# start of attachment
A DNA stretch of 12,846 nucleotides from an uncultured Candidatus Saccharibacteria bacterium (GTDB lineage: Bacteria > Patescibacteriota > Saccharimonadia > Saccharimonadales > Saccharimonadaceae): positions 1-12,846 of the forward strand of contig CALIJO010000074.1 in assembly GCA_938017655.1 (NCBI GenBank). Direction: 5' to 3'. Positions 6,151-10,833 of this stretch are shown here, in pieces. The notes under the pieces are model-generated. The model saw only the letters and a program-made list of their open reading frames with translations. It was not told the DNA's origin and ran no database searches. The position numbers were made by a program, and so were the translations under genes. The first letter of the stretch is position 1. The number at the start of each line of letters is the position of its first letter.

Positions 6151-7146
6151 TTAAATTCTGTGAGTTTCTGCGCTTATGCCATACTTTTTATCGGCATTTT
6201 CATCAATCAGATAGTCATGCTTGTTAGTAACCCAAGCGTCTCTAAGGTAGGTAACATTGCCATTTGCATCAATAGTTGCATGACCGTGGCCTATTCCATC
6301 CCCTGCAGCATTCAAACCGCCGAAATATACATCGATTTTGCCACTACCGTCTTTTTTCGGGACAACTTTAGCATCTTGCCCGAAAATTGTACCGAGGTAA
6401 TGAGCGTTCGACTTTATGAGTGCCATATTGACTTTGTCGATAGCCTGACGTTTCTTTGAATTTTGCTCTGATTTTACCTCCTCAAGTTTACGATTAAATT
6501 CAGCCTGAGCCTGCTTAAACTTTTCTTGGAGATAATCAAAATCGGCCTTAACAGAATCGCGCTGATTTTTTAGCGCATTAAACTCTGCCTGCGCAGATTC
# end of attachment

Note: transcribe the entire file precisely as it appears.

A DNA stretch of 12,846 nucleotides from an uncultured Candidatus Saccharibacteria bacterium (GTDB lineage: Bacteria > Patescibacteriota > Saccharimonadia > Saccharimonadales > Saccharimonadaceae): positions 1-12,846 of the forward strand of contig CALIJO010000074.1 in assembly GCA_938017655.1 (NCBI GenBank). Direction: 5' to 3'. Positions 6,151-10,833 of this stretch are shown here, in pieces. The notes under the pieces are model-generated. The model saw only the letters and a program-made list of their open reading frames with translations. It was not told the DNA's origin and ran no database searches. The position numbers were made by a program, and so were the translations under genes. The first letter of the stretch is position 1. The number at the start of each line of letters is the position of its first letter.

Positions 6151-7146
6151 TTAAATTCTGTGAGTTTCTGCGCTTATGCCATACTTTTTATCGGCATTTT
6201 CATCAATCAGATAGTCATGCTTGTTAGTAACCCAAGCGTCTCTAAGGTAGGTAACATTGCCATTTGCATCAATAGTTGCATGACCGTGGCCTATTCCATC
6301 CCCTGCAGCATTCAAACCGCCGAAATATACATCGATTTTGCCACTACCGTCTTTTTTCGGGACAACTTTAGCATCTTGCCCGAAAATTGTACCGAGGTAA
6401 TGAGCGTTCGACTTTATGAGTGCCATATTGACTTTGTCGATAGCCTGACGTTTCTTTGAATTTTGCTCTGATTTTACCTCCTCAAGTTTACGATTAAATT
6501 CAGCCTGAGCCTGCTTAAACTTTTCTTGGAGATAATCAAAATCGGCCTTAACAGAATCGCGCTGATTTTTTAGCGCATTAAACTCTGCCTGCGCAGATTC